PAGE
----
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The head office of Konecranes in Hyvinkää, Southern Finland, on 1 October 2020. (Markku Ulander – Lehtikuva)

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THE BOARDS OF DIRECTORS of Cargotec and Konecranes on Thursday approved a plan to merge the companies into a “customer-focused global leader in sustainable material flow”.

The proposed merger is set to create a supplier of cranes and other cargo-handling equipment with illustrative combined operating profits of about 565 million euros and combined annual revenues of about seven billion euros, based on their financial statements for 2019.

Ilkka Herlin, the board chairperson at Cargotec, viewed that the merger presents an excellent value creation opportunity for not only the businesses, but also for global trade. “The future company will be well-positioned to utilise these opportunities and create strong value for its customers, employees and shareholders,” he envisioned in a press release.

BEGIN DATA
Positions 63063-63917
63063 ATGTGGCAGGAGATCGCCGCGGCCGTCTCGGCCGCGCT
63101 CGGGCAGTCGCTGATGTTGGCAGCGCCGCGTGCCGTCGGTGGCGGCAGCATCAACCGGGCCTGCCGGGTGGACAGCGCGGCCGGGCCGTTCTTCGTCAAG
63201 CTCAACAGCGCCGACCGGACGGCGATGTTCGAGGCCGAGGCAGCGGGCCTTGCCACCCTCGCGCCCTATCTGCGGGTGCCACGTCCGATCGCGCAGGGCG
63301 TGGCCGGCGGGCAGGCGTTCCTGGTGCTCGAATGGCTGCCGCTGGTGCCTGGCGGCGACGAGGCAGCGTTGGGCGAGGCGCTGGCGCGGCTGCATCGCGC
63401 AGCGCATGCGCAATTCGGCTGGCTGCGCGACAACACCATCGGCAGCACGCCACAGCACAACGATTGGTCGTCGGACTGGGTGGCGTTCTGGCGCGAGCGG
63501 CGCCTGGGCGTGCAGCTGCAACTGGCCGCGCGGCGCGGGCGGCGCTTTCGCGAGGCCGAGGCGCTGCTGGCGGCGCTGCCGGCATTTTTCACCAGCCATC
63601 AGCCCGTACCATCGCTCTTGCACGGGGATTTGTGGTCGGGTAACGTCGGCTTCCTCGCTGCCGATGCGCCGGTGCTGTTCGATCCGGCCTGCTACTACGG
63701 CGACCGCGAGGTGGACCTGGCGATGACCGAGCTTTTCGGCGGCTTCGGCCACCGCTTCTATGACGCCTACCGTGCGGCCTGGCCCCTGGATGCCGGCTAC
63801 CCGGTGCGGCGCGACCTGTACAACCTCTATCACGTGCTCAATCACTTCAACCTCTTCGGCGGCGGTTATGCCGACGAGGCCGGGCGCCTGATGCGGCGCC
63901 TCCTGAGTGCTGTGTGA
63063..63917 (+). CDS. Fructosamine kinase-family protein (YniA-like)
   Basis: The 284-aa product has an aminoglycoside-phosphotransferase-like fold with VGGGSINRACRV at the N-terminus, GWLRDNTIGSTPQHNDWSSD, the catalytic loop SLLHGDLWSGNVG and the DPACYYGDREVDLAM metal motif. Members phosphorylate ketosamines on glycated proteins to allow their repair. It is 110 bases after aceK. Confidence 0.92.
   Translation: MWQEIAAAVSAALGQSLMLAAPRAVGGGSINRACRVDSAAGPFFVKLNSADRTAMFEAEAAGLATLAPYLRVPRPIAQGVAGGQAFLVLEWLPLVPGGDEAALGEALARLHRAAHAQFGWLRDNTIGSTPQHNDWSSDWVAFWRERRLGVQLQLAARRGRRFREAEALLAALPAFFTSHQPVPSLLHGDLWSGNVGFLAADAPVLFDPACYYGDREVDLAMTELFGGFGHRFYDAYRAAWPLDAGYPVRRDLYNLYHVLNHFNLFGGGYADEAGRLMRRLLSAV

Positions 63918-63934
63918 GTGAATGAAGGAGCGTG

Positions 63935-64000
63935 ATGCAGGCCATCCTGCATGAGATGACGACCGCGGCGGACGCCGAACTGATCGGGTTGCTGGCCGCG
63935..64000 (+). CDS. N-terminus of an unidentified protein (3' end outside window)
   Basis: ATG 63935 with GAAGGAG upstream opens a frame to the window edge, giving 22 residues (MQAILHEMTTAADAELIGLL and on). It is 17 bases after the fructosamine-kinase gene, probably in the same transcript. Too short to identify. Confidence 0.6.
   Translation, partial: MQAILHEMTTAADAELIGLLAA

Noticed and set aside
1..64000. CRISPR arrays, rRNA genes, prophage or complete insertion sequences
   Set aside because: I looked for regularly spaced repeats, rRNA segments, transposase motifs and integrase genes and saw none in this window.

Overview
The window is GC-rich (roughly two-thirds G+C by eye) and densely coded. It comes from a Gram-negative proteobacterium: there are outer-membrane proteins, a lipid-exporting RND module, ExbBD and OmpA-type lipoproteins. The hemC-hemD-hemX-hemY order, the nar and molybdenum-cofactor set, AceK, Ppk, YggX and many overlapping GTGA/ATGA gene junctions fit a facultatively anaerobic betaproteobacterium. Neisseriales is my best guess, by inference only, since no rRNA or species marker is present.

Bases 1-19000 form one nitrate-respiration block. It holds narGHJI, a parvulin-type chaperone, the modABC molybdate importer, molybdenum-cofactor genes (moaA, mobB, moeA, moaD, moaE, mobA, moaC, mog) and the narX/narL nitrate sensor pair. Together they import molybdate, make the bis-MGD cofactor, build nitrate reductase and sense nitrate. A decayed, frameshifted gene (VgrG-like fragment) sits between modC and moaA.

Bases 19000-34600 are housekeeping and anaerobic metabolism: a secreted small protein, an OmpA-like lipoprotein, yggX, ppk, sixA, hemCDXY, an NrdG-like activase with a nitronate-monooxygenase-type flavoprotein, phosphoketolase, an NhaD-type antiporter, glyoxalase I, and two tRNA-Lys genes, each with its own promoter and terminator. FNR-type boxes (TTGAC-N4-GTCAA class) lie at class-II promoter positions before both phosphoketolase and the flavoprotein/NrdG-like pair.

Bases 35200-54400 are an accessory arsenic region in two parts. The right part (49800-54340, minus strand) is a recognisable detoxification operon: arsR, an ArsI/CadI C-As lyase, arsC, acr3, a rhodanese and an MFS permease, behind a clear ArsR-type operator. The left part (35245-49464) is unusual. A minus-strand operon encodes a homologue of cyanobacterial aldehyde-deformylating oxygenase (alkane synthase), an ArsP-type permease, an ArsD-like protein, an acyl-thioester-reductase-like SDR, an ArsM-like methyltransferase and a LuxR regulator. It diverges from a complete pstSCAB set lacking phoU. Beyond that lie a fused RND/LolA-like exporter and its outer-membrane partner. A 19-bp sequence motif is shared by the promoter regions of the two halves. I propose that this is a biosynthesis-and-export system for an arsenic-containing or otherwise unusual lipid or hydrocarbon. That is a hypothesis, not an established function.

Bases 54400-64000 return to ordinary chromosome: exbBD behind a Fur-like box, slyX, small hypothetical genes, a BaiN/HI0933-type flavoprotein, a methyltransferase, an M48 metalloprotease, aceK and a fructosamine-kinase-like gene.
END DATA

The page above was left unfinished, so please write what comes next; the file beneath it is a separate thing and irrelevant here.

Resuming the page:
His assessment was echoed by Rob Smith, the CEO of Konecranes: “The future company will be a global leader with its unparalleled product range, global service network, industry-leading intelligent technology and […] unwavering commitment to safety.”

The combined company will set out to initially achieve a comparable operating profit of at least 10 per cent, supported by synergies of around 100 million euros a year within three years of the merger’s completion.

The merger plan, however, may not be rubber-stamped by antitrust authorities, reminded Helsingin Sanomat.

Erkki Vesola, an analyst at Inderes, pointed out to the daily newspaper that the merger may appear problematic from the viewpoint of competition authorities because both companies are strong particularly in the area of port operations.

“The companies are the world’s second and third in the field. This won’t be a walkover,” he gauged.

The transaction will also be subject to a review by the European Commission, Sanna Syrjälä, the director of merger control at the Finnish Competition and Consumer Authority (KKV), stated to Helsingin Sanomat.

“This deal has effects around the world, meaning the corporate transaction does not affect only the domestic market in Finland,” she reminded.

Aleksi Teivainen – HT

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